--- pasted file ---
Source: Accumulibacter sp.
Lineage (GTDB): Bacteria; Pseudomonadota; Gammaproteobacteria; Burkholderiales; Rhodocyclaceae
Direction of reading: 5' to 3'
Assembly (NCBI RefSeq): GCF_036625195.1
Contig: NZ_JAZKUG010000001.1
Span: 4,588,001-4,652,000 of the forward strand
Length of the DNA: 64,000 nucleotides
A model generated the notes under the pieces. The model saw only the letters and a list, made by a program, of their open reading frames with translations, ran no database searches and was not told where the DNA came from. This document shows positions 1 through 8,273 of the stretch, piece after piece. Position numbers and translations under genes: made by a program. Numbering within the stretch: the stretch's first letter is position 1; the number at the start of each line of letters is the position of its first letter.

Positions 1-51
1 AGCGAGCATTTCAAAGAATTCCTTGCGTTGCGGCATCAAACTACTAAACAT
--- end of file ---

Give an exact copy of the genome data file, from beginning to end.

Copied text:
Source: Accumulibacter sp.
Lineage (GTDB): Bacteria; Pseudomonadota; Gammaproteobacteria; Burkholderiales; Rhodocyclaceae
Direction of reading: 5' to 3'
Assembly (NCBI RefSeq): GCF_036625195.1
Contig: NZ_JAZKUG010000001.1
Span: 4,588,001-4,652,000 of the forward strand
Length of the DNA: 64,000 nucleotides
A model generated the notes under the pieces. The model saw only the letters and a list, made by a program, of their open reading frames with translations, ran no database searches and was not told where the DNA came from. This document shows positions 1 through 8,273 of the stretch, piece after piece. Position numbers and translations under genes: made by a program. Numbering within the stretch: the stretch's first letter is position 1; the number at the start of each line of letters is the position of its first letter.

Positions 1-51
1 AGCGAGCATTTCAAAGAATTCCTTGCGTTGCGGCATCAAACTACTAAACAT